More than two decades after the Cold War ended, the world's combined inventory of nuclear warheads remains at a very high level: more than 17,000. Of these, some 4,300 warheads are considered operational, of which about 1,800 US and Russian warheads are on high alert, ready for use on short notice.
Despite significant reductions in US, Russian, French and British nuclear forces compared with Cold War levels, all the nuclear weapon states continue to modernize their remaining nuclear forces and appear committed to retaining nuclear weapons for the indefinite future.
The exact number of nuclear weapons in each country's possession is a closely held national secret. Despite this limitation, however, publicly available information and occasional leaks make it possible to make best estimates about the size and composition of the national nuclear weapon stockpiles...
At a meeting of the Cabinet on the afternoon of 7 August the War and Home Ministers made reports on the Hiroshima bombing. The Army, pleading the necessity of awaiting the results of the investigation which had been ordered, obviously intended not to admit the nature of the atomic atack, but to minimize the effect of the bombing. On the 8th I had an audience, in the underground shelter of the Imperial Palace, with the Emperor, whom I informed of the enemy's announcement of the use of an atomic bomb, and related matters, and I said that it was now all the more imperative that we end the war, which we could seize this opportunity to do. The Emperor approved of my view, and warned that since we could no longer continue the struggle, now that a weapon of this devastating power was used against us, we should not let slip the opportunity by engaging in attempts to gain more favorable conditions...
The members of the Supreme Council met at 11:00 A.M. I opened the discussion by saying that the war had become more and more hopeless, and now that it had no future, it was necessary to make peace without the slightest delay. Therefore, I said, the Potsdam Declaration must be complied with, and the conditions for its acceptance should be limited to those only which were absolutely essential for Japan. All members of the Supreme Council already recognized the difficulties in going on with the war; and now, after the employment of the atomic bomb and Russian entry into the war against us, none opposed in principle our acceptance of the declaration. None disagreed, either, that we must insist upon preservation of the national polity as the indispensable condition of acceptance.
The military representatives, however, held out for proposing additional terms--specifically, that occupation of Japan should if possible be avoided or, if inescapable, should be on a small scale and should not include such points as Tokyo; that disarmament should be carried out on our responsibility; and that war criminals should be dealt with by Japan.
In mid-October, in a memorandum to President Truman summarizing conversations with MacArthur and his aides, the special presidential envoy Edwin Locke, Jr. reported that "the American officers now in Tokyo are amazed by the fact that resistance continued as long as it did." Indeed, so great was the economic disarray, he added, that in the opinion of some Americans the atomic bombs, "while seized upon by the Japanese as an excuse for getting out of the war, actually speeded surrender by only a few days."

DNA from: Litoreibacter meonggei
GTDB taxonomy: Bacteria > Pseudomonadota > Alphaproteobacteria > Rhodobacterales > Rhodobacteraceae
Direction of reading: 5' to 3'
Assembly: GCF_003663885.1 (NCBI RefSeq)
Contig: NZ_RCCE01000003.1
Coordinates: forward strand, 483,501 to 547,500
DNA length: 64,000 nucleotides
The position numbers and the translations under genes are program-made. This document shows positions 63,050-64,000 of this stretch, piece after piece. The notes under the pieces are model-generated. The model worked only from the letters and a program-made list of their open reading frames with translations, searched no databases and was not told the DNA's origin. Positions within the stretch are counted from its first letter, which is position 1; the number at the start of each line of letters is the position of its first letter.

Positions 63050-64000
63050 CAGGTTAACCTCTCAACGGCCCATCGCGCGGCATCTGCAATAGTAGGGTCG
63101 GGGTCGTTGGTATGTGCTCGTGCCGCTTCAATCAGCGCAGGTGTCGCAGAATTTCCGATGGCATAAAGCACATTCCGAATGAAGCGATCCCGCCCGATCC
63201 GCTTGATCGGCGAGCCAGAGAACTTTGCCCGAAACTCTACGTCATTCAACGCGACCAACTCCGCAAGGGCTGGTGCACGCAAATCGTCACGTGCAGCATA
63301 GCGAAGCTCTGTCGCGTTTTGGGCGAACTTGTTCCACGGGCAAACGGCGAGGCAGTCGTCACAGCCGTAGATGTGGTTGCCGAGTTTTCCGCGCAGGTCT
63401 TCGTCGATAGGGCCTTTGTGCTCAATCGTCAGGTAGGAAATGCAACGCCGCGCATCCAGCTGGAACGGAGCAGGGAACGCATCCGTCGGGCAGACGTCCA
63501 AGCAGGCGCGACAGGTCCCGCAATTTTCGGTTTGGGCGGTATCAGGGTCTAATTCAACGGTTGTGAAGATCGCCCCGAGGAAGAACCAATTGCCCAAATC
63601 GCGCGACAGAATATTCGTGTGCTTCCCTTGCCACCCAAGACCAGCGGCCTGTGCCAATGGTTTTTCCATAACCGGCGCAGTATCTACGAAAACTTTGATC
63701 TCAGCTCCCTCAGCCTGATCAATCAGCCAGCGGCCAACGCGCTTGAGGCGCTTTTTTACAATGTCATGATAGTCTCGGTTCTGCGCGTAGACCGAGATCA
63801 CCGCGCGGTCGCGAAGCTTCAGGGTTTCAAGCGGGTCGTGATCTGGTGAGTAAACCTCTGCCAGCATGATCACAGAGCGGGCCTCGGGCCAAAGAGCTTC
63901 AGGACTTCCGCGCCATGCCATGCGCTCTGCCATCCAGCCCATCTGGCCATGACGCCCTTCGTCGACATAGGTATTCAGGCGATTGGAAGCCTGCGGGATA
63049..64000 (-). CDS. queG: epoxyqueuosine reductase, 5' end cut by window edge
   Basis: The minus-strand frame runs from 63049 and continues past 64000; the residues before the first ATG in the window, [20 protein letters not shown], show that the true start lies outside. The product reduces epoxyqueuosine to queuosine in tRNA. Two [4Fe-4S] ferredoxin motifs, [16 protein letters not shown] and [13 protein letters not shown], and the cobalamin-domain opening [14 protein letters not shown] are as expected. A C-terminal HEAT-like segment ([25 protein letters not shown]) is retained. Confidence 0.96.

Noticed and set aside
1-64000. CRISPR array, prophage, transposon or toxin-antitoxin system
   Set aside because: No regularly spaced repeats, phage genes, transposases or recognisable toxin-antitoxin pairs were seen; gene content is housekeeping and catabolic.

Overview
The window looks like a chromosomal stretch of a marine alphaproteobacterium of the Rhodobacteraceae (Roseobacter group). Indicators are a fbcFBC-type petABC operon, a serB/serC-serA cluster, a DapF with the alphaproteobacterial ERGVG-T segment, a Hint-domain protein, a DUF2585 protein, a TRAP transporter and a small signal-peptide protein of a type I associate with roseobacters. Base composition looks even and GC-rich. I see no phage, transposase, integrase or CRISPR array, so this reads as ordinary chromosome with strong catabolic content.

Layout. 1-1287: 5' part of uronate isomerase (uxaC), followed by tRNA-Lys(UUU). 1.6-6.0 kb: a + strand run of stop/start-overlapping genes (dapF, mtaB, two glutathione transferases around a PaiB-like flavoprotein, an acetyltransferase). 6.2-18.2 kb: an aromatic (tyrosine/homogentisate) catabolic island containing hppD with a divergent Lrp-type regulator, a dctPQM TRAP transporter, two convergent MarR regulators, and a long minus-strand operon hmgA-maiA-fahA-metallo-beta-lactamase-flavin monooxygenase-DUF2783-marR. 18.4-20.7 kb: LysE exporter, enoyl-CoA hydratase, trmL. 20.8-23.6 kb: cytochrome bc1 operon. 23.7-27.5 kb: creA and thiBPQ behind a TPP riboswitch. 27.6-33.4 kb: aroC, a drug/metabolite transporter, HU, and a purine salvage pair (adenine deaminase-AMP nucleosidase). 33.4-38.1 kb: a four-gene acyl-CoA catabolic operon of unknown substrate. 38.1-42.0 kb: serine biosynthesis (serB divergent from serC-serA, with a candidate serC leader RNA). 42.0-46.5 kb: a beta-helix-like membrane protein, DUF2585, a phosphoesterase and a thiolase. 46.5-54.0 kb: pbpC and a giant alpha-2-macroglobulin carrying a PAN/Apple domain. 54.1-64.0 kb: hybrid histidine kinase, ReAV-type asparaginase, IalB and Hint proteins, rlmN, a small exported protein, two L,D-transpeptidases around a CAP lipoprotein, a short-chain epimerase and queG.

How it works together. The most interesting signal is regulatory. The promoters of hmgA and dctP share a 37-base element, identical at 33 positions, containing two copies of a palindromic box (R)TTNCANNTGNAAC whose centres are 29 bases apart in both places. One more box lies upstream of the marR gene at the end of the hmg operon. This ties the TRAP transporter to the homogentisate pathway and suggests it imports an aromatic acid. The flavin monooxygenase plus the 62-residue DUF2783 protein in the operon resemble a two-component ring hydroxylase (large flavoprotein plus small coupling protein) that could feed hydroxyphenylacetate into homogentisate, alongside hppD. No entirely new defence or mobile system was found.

The incendiary raids against Japan dropped numerous types of bombs in different combinations. But the one to focus on, because of its ubiquity and importance in the Pacific theatre, is the AN-M69 Incendiary Bomb. This was a cluster-based napalm weapon developed by the Standard Oil Company, specifically designed to destroy Japanese civilian houses. The most common cluster assembly (the M19) held 38 individual AN-M69s and would release them 5,000 feet above the target. The wind would catch their parachute streams, moving them apart from one another and orienting them nose-down. (Doing this would also arm the bombs by pulling out their safety plungers.) After impact, the bombs would wait 3 to 5 seconds, seemingly inactive. This is to make sure each one is lying on its side, so that, finally, a stream of burning napalm would be explosively blasted out of the tail: “If unobstructed, the burning fuel charge will travel up to 300 ft horizontally, and when it strikes a surface, the flaming fuel charge smears out producing a mass of flames 6 to 10 ft high.”
Each B-29 could carry 40 clusters in their bomb bays. So that’s 1,520 AN-M69s per plane, and the raids could range from dozens to hundreds of planes. You can do the math, there. Over 40,000 tons of AN-M69s were dropped on Japanese cities during the war. It took about 125 tons per square mile to completely burn out an area of a Japanese city. The AN-M69 had, a once-classified postwar report announced triumphantly, “the highest fire-starting efficiency per cluster, or per ton, or per bomber of any incendiary bomb” developed during the war.
The ritual of using a Norden bombsight at air bases was rigid, (including its use at the McCook Army Air base). The bombsight was kept in a fortified storage building. When it was to be used, it would be brought out of the storage building by a contingent of armed guards. It was kept in a zippered bag until it was put in its place aboard a bomber (B-25, B-17, or B-29), by the plane's bombardier. Returning from a mission, the bombsight was again placed in its zippered bag, removed from the plane under the watch of an armed guard, and deposited back into its storage building, which was also under a constant guard
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